Town commissioners have given their approval for the town and Swansboro Police Department to partner with other agencies in an effort to deal with drug overdoses in a rapid manner.

But the OK did not come without a board squabble.

Commissioner Brent Hatlestad – who did not oppose the plan itself – took issue with the way an advisory panel would be seated. And, when it came time to vote on the town entering a memorandum of understanding, Hatlestad chose to abstain.

Paula Webb, town clerk and interim manager, said that according to Swansboro Board of Commissioners policy, Hatlstad’s vote counted as a “yes.”

In a written presentation to the town board on June 25, Ken Jackson, chief of the Swansboro Police Department, said, “The Quick Response Team is designated to provide differential responses, to reduce the volume of heroin and opiate overdoses and/or overdose deaths in Onslow County and bridge the gap to addiction treatment and recovery services for individuals and their families.”

Other agencies involved in the MOU are Onslow County and the city of Jacksonville, according to Jackson’s memo to the board. The local governments have “a shared commitment to reduce harm associated with the use of opioids,” he said.

Jackson said the document presented for consideration to the town commissioners on June 25 had been scrutinized by Cliff Parson, town attorney.

On a question from the board, Jackson said a grant in the amount of $600,000 would facilitate the team.

“The county and Jacksonville applied for the grant funding,” Webb explained following the meeting. The funds would be provided over a three-year period.

This effort is different from the one in which the town and other local emergency services are currently involved.

For some time, Swansboro police officers have kept available the drug Narcan, which can counteract the effects of an opioid overdose. The Quick Response Team will do more than just treat an overdose.

As approved, the agreement will implement and establish a standardized response to opioid overdoses by providing a specialized team trained to offer and deliver post-overdose interventions, according to Jackson’s memo. The aim is to reduce repeat overdoses and deaths by connecting individuals and families to treatment programs.

The QRT is to be staffed with specifically trained police, paramedic, mental health, social services and peer advocacy personnel appointed by the town manager or his or her designee.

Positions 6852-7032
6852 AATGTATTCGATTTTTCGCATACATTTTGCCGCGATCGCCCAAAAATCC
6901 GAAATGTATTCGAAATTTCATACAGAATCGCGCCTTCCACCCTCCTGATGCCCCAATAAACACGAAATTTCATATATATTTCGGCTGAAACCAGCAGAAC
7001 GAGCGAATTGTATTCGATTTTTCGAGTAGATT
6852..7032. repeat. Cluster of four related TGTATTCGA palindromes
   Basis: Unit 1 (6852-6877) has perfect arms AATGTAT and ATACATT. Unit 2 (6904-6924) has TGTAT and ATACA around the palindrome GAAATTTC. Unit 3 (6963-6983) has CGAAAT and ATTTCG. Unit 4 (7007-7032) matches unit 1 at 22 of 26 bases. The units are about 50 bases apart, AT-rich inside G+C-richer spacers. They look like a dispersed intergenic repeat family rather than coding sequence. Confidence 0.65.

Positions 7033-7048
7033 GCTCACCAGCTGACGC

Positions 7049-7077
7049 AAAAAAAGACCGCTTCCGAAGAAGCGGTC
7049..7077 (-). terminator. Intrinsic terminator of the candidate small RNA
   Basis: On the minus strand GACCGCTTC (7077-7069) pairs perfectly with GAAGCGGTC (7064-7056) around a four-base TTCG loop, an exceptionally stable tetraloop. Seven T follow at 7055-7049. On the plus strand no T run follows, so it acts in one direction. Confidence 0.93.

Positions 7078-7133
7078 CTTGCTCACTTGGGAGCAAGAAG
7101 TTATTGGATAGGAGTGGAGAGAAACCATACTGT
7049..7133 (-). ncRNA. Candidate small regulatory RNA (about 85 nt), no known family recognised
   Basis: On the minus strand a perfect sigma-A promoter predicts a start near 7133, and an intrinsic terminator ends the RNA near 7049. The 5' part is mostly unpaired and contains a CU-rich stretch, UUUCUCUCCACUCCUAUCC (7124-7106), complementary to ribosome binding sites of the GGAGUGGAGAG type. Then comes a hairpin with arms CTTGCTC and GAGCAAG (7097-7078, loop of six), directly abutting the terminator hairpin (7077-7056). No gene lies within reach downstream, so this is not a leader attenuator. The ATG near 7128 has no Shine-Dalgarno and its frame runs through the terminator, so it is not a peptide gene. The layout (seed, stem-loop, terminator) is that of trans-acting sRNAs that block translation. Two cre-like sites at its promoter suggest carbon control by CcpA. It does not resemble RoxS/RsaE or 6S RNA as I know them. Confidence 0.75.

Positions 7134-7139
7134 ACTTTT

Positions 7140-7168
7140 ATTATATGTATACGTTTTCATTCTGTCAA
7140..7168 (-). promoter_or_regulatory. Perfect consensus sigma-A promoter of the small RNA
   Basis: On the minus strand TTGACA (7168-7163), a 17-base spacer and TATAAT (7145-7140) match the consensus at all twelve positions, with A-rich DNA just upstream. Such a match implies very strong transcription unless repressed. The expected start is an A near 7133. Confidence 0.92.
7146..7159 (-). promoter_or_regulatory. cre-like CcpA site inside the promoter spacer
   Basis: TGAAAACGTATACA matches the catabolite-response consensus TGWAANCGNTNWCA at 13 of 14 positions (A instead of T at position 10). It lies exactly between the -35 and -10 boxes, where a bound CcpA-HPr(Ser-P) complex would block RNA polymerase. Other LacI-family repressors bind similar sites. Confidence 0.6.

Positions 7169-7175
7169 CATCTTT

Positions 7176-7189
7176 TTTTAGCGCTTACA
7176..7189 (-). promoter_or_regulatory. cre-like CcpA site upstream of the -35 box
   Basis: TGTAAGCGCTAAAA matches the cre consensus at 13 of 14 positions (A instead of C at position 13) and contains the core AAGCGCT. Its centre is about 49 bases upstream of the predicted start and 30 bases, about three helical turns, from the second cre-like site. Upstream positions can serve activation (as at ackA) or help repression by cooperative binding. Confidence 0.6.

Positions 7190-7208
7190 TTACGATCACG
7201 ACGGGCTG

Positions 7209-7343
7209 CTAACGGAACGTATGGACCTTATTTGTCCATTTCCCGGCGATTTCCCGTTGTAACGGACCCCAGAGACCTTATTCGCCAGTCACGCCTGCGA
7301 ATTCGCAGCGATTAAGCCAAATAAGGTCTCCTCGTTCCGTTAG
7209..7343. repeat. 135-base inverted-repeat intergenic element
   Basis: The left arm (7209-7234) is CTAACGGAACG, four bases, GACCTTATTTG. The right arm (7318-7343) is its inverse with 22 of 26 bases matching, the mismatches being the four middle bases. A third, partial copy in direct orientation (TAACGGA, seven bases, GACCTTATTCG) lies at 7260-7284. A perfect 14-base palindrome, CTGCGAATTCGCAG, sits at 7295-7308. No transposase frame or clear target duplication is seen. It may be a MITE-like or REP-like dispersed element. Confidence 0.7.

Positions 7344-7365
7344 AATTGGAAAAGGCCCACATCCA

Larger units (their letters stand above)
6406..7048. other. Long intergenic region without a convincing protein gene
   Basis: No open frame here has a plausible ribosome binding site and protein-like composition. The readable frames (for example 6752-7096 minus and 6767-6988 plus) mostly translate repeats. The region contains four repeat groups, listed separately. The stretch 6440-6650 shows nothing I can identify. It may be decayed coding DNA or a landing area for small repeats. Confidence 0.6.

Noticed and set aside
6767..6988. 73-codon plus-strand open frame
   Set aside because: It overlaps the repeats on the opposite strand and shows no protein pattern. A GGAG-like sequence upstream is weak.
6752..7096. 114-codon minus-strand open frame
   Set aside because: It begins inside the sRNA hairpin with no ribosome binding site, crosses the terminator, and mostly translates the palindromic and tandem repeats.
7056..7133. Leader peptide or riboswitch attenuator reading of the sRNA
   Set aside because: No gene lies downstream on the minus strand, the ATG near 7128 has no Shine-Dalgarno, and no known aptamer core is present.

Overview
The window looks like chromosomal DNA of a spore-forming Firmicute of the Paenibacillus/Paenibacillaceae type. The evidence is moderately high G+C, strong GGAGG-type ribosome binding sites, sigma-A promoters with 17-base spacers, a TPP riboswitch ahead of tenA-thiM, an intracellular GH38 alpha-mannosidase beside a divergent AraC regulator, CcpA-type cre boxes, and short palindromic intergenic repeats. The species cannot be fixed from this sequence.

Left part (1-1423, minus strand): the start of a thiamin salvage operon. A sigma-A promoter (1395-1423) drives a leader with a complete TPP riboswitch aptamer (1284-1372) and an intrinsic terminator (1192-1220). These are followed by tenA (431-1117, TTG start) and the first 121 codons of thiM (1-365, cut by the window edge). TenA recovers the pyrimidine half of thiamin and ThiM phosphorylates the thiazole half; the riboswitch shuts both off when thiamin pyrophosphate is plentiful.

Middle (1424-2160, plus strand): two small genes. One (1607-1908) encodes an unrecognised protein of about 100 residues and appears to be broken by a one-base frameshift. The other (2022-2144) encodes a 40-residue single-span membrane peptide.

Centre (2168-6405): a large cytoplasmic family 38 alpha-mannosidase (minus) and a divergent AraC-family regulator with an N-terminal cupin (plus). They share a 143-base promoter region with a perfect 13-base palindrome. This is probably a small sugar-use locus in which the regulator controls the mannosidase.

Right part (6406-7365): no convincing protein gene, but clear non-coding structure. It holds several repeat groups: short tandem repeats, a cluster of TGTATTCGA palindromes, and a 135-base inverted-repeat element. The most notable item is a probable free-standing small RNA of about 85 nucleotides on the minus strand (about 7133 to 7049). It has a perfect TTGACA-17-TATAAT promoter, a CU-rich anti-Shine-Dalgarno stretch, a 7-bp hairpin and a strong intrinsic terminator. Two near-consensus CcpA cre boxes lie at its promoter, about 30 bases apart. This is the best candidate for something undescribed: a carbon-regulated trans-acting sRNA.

It was this clause in the MOU that Hatlestad found objectionable. He made it clear that he wanted the commissioners to have the chance to review anyone appointed.

Hatlestad expressed frustration over what he said were the “same” people being appointed to serve. Also, the town has been without a regular manager since Scott Chase resigned in January. (See related story.)

Parson said the appointment process, as proposed, would be fall under the new manager – Chris Seaberg, currently Cedar Point town administrator – expected to be in place in September, according to Mayor John Davis, or by Webb, in her capacity as interim manager.

It was also pointed out that no matter who was in the role of manager, the appointment process would likely be turned over to Jackson or another member of the town’s emergency services staff.

Hatlestad said that he would insist on the board being involved in the selection process or he would not support approval of the MOU.

“We have a problem with collaboration,” he said.

Commissioner Frank Tursi indicated the town’s draft of the MOU should be left as is.

“We hire professionals,” Tursi said. “Let’s not get in their way.”

Davis reminded the board of previous committee appointments in which he and one or two other individuals chose the members. He suggested the same format could be put in place for the Quick Response Team.

Parson was cautious in his response, “I’m comfortable with the language as written,” he said.

Following the meeting, Webb said the team members would be professionals.

“It’s not necessarily the police officer,” she explained of the person who might be appointed to the QRT. “It’s got to be somebody with training … people who are certified.”

The team would respond to referrals received from law enforcement, emergency medical services, Onslow Memorial Hospital, the county health department and other community based agencies, and evaluated by the community paramedic harm reduction team.

QRT response will be attempted within 72 hours in order to offer intervention and treatment options.

“Police officers are provided the discretion, through their position to enforce the laws set forth in North Carolina statutes, as it relates to criminal behavior associated with drug use or possession of drugs/paraphernalia,” according to the memorandum.

The memorandum goes on to list various rules and regulations – such as the Health Insurance Portability and Accountability Act, better known as HIPAA – as well as policies to which each party is expected to adhere.

Webb said the Swansboro version of the MOU, as approved by the commissioners on June 25, has been submitted to the other partners for scrutiny.

The memorandum includes the following statement: “The town of Swansboro, the city of Jacksonville, and the county of Onslow agree that their mutual interests will be furthered by continued coordination between the city of Jacksonville, the county of Onslow, and town of Swansboro.”

 For more on this story, purchase a copy of the July 3, 2019, Tideland News.

Email Jimmy Williams at

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